Muscular Endurance and Strength - Major Muscle Groups


In designing a workout it is important to know the major muscle groups, where they are located, and their primary action.
To ensure a good, balanced workout, one must do at least one set of exercises for each of the major muscle groups.

The beginning weight-training program will work most of the important, major muscle groups. It is a good program for beginners and for those whose time is limited. The exercises should be done in the order presented.
The weight-training program is a more comprehensive program that works the major muscle groups even more thoroughly. It has some duplication with respect to the muscles that are worked. For example, the quadriceps are worked by the leg press/squat and leg extensions, and the biceps are worked by the seated row, lat pull-down, and biceps curl. Thus, for the beginner, this program may overwork some muscle groups. However, for the more advanced lifter, it will make the muscles work in different ways and from different angles thereby providing a better over-all development of muscle strength. This program also includes exercises to strengthen the neck muscles. When doing one set of each exercise to muscle failure, the average soldier should be able to complete this routine and do a warm-up and cool-down within the regular PT time.


Key Points to Emphasize
Some key points to emphasize when doing resistance training tire as follows:
Train with a partner if possible, This helps to increase motivation, the intensity of the workout, and safety,
Always breathe when lifting. Exhale during the concentric (positive] phase of contraction, and inhale during the eccentric (negative) phase,
Accelerate the weight through the concentric phase of contraction, and return the weight to the starting position in a controlled manner during the eccentric phase,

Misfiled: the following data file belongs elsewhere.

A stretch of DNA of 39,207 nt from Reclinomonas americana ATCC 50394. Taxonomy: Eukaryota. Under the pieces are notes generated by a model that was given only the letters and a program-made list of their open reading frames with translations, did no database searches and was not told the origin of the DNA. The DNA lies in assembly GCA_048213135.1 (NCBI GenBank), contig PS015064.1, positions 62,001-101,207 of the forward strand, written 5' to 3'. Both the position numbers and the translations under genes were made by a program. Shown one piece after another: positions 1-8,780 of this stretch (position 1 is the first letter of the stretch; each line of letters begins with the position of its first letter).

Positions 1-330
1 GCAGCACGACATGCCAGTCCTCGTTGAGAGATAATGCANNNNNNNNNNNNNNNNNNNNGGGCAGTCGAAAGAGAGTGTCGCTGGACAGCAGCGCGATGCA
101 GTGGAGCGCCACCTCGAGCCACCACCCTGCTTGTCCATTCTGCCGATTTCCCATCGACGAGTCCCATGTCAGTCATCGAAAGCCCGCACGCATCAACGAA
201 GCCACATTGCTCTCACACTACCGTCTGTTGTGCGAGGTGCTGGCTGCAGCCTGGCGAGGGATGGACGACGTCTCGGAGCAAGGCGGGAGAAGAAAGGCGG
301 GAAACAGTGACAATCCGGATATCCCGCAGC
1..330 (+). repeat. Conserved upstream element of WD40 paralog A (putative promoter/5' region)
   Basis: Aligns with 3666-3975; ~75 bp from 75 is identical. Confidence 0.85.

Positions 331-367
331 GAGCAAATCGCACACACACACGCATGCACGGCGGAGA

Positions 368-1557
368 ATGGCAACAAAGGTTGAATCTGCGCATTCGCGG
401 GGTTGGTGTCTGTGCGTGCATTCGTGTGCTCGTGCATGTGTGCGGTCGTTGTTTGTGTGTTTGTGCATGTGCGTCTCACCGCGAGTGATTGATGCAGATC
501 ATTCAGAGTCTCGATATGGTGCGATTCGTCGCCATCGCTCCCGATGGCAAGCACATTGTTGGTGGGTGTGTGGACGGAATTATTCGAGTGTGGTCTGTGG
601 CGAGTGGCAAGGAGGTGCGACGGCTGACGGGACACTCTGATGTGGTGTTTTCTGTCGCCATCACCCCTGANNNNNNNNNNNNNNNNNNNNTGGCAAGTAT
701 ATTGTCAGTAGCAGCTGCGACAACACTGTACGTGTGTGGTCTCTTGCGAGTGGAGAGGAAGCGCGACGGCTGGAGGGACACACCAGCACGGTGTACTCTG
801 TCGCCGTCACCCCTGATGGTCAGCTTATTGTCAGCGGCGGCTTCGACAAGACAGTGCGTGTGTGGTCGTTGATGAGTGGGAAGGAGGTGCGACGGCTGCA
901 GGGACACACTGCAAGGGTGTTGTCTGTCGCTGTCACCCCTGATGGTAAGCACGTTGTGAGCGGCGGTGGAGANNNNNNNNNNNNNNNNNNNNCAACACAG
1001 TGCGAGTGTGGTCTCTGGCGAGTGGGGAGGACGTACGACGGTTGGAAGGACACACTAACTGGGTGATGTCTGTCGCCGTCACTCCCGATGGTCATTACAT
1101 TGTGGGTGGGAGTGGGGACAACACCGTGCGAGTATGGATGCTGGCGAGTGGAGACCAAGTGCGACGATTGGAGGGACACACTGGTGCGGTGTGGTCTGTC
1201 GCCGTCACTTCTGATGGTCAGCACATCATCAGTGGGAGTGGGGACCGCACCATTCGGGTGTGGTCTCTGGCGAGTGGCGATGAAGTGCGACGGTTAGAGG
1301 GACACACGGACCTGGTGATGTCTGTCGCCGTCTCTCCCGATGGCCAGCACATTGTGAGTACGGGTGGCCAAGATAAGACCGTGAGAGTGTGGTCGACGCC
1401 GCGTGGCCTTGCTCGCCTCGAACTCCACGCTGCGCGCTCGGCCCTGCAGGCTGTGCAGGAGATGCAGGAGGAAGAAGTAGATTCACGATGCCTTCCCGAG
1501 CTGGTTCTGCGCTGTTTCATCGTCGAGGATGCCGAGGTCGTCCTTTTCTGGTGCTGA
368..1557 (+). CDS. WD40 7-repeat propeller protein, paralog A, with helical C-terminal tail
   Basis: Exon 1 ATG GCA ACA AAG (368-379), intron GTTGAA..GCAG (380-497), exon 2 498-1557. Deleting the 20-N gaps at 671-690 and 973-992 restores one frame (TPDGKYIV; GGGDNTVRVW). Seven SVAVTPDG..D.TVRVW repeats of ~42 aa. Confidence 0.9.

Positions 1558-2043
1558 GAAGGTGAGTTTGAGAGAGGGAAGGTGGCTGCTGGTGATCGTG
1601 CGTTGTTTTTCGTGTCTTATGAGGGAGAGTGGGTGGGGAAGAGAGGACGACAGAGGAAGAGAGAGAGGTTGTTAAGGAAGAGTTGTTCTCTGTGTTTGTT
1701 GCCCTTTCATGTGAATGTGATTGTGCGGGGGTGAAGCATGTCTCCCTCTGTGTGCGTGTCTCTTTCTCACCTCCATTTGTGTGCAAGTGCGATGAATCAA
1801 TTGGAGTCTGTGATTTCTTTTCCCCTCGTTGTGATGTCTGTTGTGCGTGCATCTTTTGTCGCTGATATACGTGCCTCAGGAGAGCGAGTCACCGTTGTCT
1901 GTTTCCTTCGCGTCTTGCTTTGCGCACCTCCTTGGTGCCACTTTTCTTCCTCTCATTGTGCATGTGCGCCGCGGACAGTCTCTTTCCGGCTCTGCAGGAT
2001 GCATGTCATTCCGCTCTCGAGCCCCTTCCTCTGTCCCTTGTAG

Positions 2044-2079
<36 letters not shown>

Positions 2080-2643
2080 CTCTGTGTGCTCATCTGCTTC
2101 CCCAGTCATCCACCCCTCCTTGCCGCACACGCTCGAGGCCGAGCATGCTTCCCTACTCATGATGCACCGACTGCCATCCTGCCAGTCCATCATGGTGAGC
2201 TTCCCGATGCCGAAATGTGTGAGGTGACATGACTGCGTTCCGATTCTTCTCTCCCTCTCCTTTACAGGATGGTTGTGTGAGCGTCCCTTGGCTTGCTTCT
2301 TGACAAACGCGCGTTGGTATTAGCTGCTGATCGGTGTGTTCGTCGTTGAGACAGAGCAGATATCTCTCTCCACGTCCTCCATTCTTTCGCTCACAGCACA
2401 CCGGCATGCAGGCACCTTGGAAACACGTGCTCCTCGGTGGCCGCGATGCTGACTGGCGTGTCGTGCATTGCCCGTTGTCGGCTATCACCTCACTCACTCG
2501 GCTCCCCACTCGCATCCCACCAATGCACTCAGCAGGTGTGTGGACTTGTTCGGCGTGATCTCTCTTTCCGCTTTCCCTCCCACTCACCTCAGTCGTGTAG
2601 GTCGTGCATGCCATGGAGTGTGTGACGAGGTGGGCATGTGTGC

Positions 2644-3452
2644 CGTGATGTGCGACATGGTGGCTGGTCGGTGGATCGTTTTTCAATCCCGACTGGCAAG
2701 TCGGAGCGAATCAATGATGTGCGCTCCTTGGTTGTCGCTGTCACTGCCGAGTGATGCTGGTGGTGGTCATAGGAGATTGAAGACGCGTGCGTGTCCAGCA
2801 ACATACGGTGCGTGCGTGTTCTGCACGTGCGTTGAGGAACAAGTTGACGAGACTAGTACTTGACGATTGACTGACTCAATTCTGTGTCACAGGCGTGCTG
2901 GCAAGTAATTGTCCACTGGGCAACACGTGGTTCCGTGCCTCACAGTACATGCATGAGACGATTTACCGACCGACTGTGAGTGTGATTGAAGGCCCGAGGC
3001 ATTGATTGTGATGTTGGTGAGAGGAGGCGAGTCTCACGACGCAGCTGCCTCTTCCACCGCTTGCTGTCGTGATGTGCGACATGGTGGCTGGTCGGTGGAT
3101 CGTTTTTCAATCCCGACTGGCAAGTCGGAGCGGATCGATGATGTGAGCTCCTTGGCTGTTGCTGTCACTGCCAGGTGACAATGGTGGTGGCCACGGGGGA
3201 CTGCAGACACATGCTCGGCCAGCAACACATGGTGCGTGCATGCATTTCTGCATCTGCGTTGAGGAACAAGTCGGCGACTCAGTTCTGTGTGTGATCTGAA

Exercise the large muscle groups first, then the smaller ones.
Perform all exercises through their full range of motion. Begin from a fully extended, relaxed position (prestretched), and end the concentric phase in a fully contracted position,
Always use strict form. Do not twist, lurch, lunge, or arch the body, This can cause serious injury. These motions also detract from the effectiveness of the exercise because they take much of the stress off the targeted muscle groups and place it on other muscles.
Rest from 30 to 180 seconds between different exercises and sets of a given exercise.
Allow at least 48 hours of recovery between workouts, but not more than 96 hours, to let the body recover and help prevent over training and injury.
Progress slowly, Never increase the resistance used by more than 10 percent at a time.
Alternate pulling and pushing exercises. For example, follow triceps extensions with biceps curls.
Ensure that every training program is balanced. Train the whole body, not just specific areas. Concentrating on weak areas is all right, but the rest of the body must also be trained.